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Lung Flooding Allows for Transthoracic Ultrasonographic Visualization of Endobronchial Forceps

DePew, Zachary S. MD*; Verma, Akash MRCP; Maldonado, Fabien MD*

Journal of Bronchology & Interventional Pulmonology: October 2014 - Volume 21 - Issue 4 - p 369–370
doi: 10.1097/LBR.0000000000000108
Letters to the Editor

*Division of Pulmonary and Critical Care Medicine, Mayo Clinic, Rochester, MN

Changi General Hospital Singapore

Work performed at Mayo Clinic, Rochester, MN.

Disclosure: There is no conflict of interest or other disclosures.

To the Editor:

Ultrasonographic imaging of the lung parenchyma is generally difficult due to significant artifact from sound reflection by residual alveolar gas. As opposed to ultrasound-guided interventions on other organs (ie, ultrasound-guided radiofrequency ablation for hepatocellular carcinoma, Whipple procedure for pancreatic carcinoma, etc.), this limitation has effectively negated the utility of ultrasonography as a guidance modality for the diagnosis and treatment of lung tumors.1 Unilateral lung flooding has been shown to make the lung amenable to ultrasonographic evaluation without significant cardiopulmonary compromise in porcine models.2,3 Utilization of lung flooding in humans has essentially been limited to the treatment of pulmonary alveolar proteinosis. However, in that context it is generally well tolerated.4 In a recent report, Lesser et al5 demonstrated that lung flooding allowed for ultrasonographic identification of ex vivo lung tumors within resected human lungs, as well as simulated tumors within porcine lungs in vivo. We found their novel work of significant interest. However, the practical utility of ultrasonographic visualization of a tumor within the lung parenchyma is mitigated if diagnostic and/or therapeutic tools are unable to be visualized using the same modality. This prompted us to investigate whether the lung flooding technique would also allow for transthoracic ultrasonographic visualization of a routine endobronchial tool within the distal airways of the lung. We chose standard flexible transbronchoscopic biopsy forceps due to their ubiquity and ease of use.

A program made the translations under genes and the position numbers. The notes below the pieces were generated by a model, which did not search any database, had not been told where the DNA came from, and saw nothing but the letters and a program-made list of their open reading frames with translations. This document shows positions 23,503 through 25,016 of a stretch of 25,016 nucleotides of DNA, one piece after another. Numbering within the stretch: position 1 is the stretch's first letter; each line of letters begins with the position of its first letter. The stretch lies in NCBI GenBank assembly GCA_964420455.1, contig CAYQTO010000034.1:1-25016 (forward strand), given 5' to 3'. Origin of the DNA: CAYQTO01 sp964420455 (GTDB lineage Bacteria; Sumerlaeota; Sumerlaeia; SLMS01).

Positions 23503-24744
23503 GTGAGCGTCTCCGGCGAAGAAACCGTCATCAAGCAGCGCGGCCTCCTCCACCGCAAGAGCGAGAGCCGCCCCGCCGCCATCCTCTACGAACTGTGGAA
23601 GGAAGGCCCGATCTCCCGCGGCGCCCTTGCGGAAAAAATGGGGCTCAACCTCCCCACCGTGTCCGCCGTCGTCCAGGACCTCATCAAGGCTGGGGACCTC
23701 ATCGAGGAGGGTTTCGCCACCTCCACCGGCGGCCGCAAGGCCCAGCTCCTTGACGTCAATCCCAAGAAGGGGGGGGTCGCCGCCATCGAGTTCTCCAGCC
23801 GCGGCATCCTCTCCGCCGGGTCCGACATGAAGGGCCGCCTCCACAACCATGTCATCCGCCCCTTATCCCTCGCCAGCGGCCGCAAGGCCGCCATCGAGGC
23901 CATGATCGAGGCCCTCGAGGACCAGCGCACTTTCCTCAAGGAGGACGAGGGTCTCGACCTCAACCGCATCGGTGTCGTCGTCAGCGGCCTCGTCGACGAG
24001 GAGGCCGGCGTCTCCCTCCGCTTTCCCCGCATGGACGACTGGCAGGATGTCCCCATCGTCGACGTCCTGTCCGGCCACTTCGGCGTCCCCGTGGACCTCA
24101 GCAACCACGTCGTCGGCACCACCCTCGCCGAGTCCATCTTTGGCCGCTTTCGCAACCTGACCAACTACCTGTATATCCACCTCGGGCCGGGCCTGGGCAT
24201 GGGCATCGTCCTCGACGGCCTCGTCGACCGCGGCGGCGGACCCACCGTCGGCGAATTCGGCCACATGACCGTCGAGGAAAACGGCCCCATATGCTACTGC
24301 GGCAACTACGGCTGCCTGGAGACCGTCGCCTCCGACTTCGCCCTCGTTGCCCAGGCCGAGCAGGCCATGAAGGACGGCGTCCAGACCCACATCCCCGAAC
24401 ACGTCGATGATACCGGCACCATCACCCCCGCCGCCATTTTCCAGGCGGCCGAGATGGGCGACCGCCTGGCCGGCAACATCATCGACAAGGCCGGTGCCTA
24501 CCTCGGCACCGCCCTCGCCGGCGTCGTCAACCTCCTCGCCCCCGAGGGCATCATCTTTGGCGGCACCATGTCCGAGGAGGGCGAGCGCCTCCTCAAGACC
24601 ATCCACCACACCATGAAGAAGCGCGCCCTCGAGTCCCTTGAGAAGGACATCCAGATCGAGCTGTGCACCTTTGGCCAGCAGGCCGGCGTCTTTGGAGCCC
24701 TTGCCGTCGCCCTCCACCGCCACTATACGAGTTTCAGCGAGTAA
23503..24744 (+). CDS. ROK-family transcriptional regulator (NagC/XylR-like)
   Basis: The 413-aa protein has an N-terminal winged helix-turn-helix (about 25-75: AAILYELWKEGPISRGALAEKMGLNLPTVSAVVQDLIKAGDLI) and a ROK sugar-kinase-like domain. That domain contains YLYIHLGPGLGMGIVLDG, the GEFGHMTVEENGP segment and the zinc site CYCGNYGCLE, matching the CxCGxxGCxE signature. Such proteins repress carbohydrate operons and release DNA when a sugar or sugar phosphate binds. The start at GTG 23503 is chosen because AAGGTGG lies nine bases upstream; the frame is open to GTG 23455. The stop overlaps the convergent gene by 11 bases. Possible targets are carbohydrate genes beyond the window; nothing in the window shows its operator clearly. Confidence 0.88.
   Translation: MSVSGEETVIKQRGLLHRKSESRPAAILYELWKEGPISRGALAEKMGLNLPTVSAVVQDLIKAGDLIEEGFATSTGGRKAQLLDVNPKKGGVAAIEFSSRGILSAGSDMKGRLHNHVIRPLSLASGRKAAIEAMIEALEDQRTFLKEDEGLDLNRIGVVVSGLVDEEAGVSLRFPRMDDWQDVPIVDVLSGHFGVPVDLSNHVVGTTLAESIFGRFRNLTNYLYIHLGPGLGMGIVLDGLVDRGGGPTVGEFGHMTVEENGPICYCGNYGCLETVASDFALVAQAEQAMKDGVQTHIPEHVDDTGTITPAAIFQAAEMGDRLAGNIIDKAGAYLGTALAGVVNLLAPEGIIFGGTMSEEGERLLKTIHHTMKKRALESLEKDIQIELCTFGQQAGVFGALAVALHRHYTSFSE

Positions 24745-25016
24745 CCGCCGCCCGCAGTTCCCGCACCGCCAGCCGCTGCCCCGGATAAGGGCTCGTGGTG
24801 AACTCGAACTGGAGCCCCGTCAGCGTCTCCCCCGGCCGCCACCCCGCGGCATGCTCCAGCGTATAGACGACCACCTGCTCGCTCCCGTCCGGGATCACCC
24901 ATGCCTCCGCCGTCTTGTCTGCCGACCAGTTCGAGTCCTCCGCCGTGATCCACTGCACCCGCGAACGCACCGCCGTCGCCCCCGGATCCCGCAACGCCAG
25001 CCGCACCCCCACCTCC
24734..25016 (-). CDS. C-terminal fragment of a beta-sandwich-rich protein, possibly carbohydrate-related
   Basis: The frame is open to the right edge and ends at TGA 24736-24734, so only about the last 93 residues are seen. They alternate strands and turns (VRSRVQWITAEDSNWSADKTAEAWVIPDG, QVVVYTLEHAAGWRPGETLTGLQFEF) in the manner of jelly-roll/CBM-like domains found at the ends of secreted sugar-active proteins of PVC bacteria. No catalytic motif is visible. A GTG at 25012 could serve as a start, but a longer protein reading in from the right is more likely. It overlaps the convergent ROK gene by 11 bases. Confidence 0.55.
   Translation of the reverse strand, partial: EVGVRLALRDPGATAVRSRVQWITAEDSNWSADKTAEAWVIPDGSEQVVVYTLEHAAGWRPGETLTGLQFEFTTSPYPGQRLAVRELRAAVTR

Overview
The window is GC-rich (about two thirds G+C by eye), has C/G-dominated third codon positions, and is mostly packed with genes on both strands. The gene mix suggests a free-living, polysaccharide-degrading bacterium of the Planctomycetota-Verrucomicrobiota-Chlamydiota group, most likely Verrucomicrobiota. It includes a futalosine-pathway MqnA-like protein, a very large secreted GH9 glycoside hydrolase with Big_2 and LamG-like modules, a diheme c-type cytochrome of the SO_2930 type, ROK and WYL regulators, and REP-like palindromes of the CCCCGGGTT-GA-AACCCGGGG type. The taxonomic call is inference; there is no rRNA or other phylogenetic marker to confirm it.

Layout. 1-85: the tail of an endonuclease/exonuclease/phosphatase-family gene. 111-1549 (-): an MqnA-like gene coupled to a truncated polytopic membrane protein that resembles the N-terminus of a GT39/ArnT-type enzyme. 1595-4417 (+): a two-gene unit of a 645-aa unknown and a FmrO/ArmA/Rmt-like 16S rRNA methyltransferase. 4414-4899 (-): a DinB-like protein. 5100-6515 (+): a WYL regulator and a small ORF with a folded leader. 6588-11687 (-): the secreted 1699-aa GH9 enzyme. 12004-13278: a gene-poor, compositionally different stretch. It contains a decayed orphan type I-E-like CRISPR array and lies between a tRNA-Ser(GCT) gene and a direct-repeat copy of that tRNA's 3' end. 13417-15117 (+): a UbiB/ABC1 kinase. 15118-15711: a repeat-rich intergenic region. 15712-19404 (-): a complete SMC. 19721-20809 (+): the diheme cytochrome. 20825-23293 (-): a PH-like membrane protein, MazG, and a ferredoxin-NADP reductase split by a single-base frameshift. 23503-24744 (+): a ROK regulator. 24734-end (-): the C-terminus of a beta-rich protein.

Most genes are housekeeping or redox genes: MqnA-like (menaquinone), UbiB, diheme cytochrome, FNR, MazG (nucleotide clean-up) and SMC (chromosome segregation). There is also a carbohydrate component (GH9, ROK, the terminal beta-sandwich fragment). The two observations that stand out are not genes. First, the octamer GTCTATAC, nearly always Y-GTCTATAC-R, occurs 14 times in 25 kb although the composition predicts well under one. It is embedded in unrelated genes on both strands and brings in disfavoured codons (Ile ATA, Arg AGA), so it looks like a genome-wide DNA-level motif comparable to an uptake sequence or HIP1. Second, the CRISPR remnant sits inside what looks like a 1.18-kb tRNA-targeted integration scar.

We requested access to a human cadaver that had already been prepared and utilized for other educational purposes. The cadaver was intubated by direct laryngoscopy with an 8.0 mm cuffed endotracheal tube and the cuff was inflated in the distal bronchus intermedius. The cadaver was placed in reverse Trendelenburg position at approximately 30 degrees. One liter of tap water was instilled through the endotracheal tube using a 60 mL syringe and a short piece of tubing that allowed for a tight seal between the proximal endotracheal tube and syringe. Instillation was discontinued once significant resistance was encountered and the water began to return in a retrograde manner through the endotracheal tube. Posterior transthoracic ultrasonographic examination of the right lower lobe revealed hyperechoic homogenous lung parenchyma consistent with adequate flooding. The bronchoscopy biopsy forceps were then inserted into the right lower lobe through the endotracheal tube. We were able to visualize the forceps as an intensely hyperechoic density within the lung parenchyma and were able to generate motion artifact by moving the forceps (Fig. 1).



We believe that this is the first report of transthoracic ultrasonographic visualization of an endobronchial bronchoscopic tool using the lung flooding technique. Although we recognize that this area of investigation is only in its infancy, we find the recently published study by Lesser and colleagues to be intriguing, and our own report to be complementary and informative. The ability to noninvasively visualize a parenchymal lung lesion, in addition to the endobronchial tools required to access it, has interesting implications for the potential utility of lung flooding with transthoracic ultrasonography as an adjunct to the diagnosis and treatment of lung lesions. We hope that this description generates interest in others and promotes further scientific investigation in this compelling area of research.

Zachary S. DePew, MD*

Akash Verma, MRCP†

Fabien Maldonado, MD‡

*Mayo Clinic

‡Division of Pulmonary and Critical Care Medicine, Mayo Clinic, Rochester, MN

†Changi General Hospital, Singapore, Singapore

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